Childhood Injury Prevention Interventions

Skills Training Programs

Background

Street crossing is a complex series of actions, with as many as 26 tasks needed to negotiate traffic safely. Pedestrian skills training programs have long been the mainstay of interventions to reduce child pedestrian injuries. These training programs are of variable length and intensity and have occurred both in school settings as well as community settings. One study found 159 different programs intended for children.2 Evaluations of these programs which we have considered here consist of both changes in injury rates, as well as changes in pedestrian behavior. We have not included evaluations based solely on changes in knowledge, attitudes, or reported behavior change, since these correlate poorly with actual behavior change. Our 1997 review included studies which evaluated educational programs using simulated or model traffic situations. For this 2001 update we excluded studies using these "artificial" outcomes. (Renaud 1989, Nishioka 1991, Thomson 1998).


Review of pedestrian skills training programs:

Author

Roberts et al., 1995

Study design and target population

Case control study.

Auckland New Zealand

Cases: (n=54) children killed or hospitalized by pedestrian injury occurring on journey home from school

Controls: (n=157) Random sample of children who walk to and from school.

Intervention

Adult accompaniment on school-home journey for children ages 5-15.

Outcomes

Deaths and hospitalized injuries.

Study period January 1992 to March 1994.

Results

Reduced risk of injury for children who had an adult walk them home from school.

OR=0.31, (0.07-1.49).

Adjusted for age, sex and SES.

Study quality and conclusions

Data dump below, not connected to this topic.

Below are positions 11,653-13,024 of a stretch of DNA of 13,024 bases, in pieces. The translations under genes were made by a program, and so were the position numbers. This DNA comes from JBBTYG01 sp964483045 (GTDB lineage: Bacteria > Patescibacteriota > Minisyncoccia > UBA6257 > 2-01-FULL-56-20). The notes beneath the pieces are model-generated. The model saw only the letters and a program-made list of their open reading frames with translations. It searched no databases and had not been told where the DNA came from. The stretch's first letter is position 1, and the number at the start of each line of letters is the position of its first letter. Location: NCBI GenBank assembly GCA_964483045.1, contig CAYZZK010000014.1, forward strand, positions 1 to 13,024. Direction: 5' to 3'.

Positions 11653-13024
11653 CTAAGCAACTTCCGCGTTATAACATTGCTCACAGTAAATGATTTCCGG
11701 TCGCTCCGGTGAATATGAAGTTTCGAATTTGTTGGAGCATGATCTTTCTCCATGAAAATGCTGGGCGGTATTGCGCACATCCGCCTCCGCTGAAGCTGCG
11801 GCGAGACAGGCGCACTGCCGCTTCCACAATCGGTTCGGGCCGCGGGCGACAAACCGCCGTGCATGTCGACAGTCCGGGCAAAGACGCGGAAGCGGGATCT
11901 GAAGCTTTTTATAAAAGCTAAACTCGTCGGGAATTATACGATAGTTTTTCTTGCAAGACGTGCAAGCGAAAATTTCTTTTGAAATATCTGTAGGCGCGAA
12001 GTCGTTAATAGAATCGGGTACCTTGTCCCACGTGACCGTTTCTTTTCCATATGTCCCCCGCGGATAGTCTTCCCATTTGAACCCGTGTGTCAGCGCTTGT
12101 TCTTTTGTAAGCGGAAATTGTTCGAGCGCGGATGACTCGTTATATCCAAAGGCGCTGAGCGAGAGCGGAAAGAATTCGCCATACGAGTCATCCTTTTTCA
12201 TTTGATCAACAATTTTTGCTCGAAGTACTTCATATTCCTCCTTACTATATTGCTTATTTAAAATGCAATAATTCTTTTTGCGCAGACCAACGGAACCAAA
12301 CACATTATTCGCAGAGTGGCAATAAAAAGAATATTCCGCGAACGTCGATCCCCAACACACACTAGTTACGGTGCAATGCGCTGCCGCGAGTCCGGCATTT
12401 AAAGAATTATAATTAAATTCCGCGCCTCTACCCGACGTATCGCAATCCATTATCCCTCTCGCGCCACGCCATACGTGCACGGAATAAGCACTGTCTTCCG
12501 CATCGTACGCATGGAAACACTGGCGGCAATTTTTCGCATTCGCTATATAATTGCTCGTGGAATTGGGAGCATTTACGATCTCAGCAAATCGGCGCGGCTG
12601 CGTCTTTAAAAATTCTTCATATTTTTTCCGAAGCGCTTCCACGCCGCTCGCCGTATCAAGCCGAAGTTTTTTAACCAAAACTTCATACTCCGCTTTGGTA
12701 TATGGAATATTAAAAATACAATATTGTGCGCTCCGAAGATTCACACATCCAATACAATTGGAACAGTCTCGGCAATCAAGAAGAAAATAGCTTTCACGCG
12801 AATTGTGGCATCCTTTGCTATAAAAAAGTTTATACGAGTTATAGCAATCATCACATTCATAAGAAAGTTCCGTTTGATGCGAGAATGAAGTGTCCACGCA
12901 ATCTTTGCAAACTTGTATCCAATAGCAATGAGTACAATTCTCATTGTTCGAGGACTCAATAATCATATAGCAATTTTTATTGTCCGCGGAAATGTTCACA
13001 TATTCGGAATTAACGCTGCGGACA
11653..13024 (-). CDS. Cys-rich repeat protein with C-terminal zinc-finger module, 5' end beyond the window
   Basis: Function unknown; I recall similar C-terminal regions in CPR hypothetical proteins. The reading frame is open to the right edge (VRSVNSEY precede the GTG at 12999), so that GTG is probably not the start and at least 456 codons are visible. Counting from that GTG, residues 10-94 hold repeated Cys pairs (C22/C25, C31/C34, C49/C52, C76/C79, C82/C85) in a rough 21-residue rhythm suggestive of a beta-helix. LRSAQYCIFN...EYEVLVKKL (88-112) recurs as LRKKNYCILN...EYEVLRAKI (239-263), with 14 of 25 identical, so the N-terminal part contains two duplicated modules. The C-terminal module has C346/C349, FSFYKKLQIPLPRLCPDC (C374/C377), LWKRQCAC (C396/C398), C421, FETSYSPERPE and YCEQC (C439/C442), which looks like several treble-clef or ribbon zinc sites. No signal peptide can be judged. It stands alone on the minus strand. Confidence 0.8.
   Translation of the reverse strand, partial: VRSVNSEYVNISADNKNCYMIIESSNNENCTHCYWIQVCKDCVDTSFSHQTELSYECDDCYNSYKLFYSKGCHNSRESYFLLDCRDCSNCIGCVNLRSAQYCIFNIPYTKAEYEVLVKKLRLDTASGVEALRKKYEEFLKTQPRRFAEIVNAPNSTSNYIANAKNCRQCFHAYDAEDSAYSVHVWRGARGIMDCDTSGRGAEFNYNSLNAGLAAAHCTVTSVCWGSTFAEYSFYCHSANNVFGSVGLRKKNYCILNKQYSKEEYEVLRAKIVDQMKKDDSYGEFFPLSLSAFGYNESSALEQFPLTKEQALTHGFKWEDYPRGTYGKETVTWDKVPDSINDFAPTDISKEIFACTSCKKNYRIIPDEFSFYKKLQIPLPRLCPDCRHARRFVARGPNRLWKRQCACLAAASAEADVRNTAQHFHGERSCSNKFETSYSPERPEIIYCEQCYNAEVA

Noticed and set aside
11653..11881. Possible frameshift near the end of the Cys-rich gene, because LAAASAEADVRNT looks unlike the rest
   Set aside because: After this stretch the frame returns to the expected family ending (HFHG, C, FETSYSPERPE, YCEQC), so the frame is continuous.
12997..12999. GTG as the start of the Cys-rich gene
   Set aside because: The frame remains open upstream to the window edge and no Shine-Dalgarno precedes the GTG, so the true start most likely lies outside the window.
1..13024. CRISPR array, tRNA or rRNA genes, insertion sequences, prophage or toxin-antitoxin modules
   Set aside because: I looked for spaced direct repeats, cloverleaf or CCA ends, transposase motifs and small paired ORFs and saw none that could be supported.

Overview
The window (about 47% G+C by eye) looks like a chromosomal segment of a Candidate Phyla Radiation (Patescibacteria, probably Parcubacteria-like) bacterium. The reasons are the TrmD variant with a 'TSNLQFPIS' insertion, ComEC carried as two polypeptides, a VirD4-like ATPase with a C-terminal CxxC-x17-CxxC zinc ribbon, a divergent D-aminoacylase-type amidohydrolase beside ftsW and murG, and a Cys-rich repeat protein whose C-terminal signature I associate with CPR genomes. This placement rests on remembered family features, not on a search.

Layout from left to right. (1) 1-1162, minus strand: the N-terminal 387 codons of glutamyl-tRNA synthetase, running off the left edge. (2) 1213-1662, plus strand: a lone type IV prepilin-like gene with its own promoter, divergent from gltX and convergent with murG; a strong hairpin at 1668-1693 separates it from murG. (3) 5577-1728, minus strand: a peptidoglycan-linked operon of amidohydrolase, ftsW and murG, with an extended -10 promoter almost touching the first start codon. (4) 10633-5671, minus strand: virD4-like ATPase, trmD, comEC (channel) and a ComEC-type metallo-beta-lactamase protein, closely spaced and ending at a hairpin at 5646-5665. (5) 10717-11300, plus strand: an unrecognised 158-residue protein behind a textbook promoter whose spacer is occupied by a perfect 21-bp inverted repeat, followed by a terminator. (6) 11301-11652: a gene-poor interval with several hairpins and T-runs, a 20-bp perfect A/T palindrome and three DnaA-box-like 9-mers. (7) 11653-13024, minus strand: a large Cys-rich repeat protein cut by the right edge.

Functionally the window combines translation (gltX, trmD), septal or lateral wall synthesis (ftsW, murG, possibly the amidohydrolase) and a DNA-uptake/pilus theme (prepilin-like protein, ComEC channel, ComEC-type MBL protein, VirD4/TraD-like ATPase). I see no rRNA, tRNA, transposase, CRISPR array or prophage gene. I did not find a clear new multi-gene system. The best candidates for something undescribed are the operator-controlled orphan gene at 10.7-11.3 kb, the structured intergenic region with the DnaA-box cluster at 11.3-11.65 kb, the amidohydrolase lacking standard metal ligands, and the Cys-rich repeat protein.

Having adults accompany children appears to reduce risk of injury. Presence of adults should be accounted for when evaluating pedestrian injury rates on basis of exposure.


Author

Rivara et al., 1991

Study design and target population

Controlled trial

229 children aged 5-9 years (kindergarten to Grade 4) in 3 public elementary schools in Seattle

Intervention

6 session curriculum based on modeling and positive reinforcement, training in real traffic environment, parent booklet to reinforce school program.

Outcomes

Pre-test and post-test observations of children as they walked home from school evaluating if they walked on sidewalk, stopped before crossing, looked before crossing, and kept on looking.

Results

Not Walking on sidewalk: OR=0.39, 0 .04-2.45

Not Stopping before crossing: OR=0.53, 0.27-1.03

Not Looking before crossing: OR=0.34, 0.18-0.66

Not Keep on looking: OR=0.24, 0 .11-0.54.

Study quality and conclusions

The addition of the parent component helped to improve behavior. However, even after the intervention, approximately 50% of K-1 children and 50-70% of Grade 2-4 children still had unsafe behavior.


Author

Young and Lee, 1987

Study design and target population

Before-after design

5 year old children, Edinburgh. Group 1, n=23; group 2, n=15

Intervention